There’s a brand in my digital soup

Jean-Luc Ambrosi

Jean-Luc Ambrosi is an award winning marketer and recognised expert in branding and customer relationship management. He is the author of the new book, Branding to Differ, a strategic and practical guide on how to build and manage a successful brand.

Not a day passes by in the life of business executives where digital innovation or the prospect of disruption is not front of mind. This in turn, drives an unrelenting flow of questioning, discussion and strategy papers.

Make no mistake, these discussions are valuable because they force us to think beyond our daily routines and revitalise our strategic thinking. In the best cases, these discussions can energise organisations to approach strategy with a new set of lenses and reassess their business models, their offerings, their unique differentiators and most critically, how these will affect the value proposition of their brands. 

The main issue that organisations face during this period of reassessment relates to the scope of the thinking. Too often, work is limited to technology and digital outcomes. The issue with this limitation is that in most cases technology is not the disruptor; it is the harnessing of this technology into a palpable and attractive value proposition to a defined target audience that is the disruptor.

In other words, it is the possibility offered by technology to steer, change, evolve or create new brands that needs to be addressed.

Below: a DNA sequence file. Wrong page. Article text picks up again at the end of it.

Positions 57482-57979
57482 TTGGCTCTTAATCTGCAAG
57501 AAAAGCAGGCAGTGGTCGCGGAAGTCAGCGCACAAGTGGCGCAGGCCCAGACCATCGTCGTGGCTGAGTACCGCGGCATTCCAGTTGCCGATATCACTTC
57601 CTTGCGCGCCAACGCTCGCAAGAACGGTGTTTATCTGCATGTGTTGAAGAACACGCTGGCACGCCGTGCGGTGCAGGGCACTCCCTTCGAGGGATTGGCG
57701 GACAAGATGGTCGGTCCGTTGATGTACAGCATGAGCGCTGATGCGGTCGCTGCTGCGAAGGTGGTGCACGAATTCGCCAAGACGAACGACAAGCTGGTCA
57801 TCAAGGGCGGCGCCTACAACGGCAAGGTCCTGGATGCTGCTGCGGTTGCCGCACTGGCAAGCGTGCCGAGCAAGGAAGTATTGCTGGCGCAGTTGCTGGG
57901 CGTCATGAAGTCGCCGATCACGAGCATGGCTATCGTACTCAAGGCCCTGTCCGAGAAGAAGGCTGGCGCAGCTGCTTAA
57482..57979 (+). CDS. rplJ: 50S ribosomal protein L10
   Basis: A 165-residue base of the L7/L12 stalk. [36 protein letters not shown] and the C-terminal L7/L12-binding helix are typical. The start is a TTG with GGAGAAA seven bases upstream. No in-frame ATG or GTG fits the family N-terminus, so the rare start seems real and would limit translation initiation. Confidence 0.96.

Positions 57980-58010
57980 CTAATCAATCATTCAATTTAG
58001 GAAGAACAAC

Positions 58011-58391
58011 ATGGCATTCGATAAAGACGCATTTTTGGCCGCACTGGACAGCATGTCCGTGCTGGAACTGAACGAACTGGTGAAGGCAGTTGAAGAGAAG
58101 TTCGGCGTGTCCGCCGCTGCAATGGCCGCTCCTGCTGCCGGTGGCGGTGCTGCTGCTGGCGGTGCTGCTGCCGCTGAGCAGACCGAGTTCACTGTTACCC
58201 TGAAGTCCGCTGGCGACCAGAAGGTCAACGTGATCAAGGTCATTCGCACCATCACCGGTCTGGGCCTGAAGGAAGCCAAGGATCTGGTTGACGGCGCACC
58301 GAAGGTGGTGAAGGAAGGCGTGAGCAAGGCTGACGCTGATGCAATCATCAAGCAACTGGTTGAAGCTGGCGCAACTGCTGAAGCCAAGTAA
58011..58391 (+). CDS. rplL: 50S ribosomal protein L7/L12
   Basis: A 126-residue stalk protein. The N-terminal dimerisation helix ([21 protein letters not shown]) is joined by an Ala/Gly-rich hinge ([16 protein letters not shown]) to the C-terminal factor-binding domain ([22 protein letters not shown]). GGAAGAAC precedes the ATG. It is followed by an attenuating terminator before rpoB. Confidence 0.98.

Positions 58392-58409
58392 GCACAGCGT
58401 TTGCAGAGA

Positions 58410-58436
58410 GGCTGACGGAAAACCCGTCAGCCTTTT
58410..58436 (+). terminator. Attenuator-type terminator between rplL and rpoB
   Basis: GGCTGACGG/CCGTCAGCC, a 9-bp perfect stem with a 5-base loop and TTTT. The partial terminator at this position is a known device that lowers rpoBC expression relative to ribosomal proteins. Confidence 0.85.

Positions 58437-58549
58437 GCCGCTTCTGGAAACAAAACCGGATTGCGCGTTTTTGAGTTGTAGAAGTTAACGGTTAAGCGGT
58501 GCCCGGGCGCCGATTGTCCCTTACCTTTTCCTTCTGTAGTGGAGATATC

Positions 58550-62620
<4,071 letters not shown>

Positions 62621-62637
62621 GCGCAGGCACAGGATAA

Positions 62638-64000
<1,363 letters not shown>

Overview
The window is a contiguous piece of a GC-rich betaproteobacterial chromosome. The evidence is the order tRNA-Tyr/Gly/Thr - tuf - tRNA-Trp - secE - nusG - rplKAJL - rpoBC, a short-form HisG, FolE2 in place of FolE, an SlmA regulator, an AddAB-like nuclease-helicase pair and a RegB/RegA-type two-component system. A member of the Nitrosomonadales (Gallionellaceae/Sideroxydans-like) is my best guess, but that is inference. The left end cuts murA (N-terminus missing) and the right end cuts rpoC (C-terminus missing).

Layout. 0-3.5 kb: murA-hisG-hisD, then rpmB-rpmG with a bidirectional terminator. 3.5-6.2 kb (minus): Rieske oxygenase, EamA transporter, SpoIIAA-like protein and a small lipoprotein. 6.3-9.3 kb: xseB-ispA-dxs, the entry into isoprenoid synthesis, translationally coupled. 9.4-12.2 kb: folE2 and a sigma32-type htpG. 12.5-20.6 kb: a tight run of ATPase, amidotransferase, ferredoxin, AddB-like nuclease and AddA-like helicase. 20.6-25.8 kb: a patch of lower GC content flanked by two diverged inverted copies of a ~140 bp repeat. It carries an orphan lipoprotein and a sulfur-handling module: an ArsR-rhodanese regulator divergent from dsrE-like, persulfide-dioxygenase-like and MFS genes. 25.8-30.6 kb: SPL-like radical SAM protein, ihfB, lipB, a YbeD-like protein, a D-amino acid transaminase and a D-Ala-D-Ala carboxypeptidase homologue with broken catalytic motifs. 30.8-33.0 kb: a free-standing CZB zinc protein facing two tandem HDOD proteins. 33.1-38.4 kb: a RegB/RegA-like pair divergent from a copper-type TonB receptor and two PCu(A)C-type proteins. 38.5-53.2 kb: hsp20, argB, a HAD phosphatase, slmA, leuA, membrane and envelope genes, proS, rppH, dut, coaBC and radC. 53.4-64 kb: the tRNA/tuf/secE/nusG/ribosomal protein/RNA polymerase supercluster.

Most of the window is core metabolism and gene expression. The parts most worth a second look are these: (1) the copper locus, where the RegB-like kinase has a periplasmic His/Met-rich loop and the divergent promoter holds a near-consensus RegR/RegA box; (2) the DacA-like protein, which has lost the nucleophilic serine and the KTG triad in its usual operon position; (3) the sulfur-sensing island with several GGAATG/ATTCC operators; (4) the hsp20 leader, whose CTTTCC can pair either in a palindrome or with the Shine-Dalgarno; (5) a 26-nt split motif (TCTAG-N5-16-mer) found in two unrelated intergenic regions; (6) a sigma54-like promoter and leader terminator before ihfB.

While it is obvious for most organisations that leveraging technology needs to be steered around the goal of improving the customer experience and driving operational efficiencies, they must also question what opportunities and threats this brings to their brand.

Kodak is a well-known example. It could have improved its customer experience and its operational efficiencies a thousand times, but this would have never been sufficient to counteract the tsunami that digital represented. It missed the opportunity to leverage the enormous brand reputation it had built with customers to expand to other areas.

The Kodak brand DNA was about innovation, it produced the first mass market camera in 1900 with the slogan ‘You push the button, we do the rest’. It is ironic to think this slogan could still be utilised today, especially when you also know that Kodak created the first digital camera in 1975. Not only was the company unable to foresee the value of its own innovation, it failed to do so because it got too attached to its chemical products and not enough to its brand DNA.

We must constantly assess this risk for our own organisations. Are technology and digital changes being driven in isolation to the brand evolution? Is the brand relegated to a small inconvenience, a ‘hair in the soup’?

Forgetting that brands are about driving emotions and that emotions are the main driver of the purchase decision-making process could be death of us all. 

Tags: digital disruption, brand strategy

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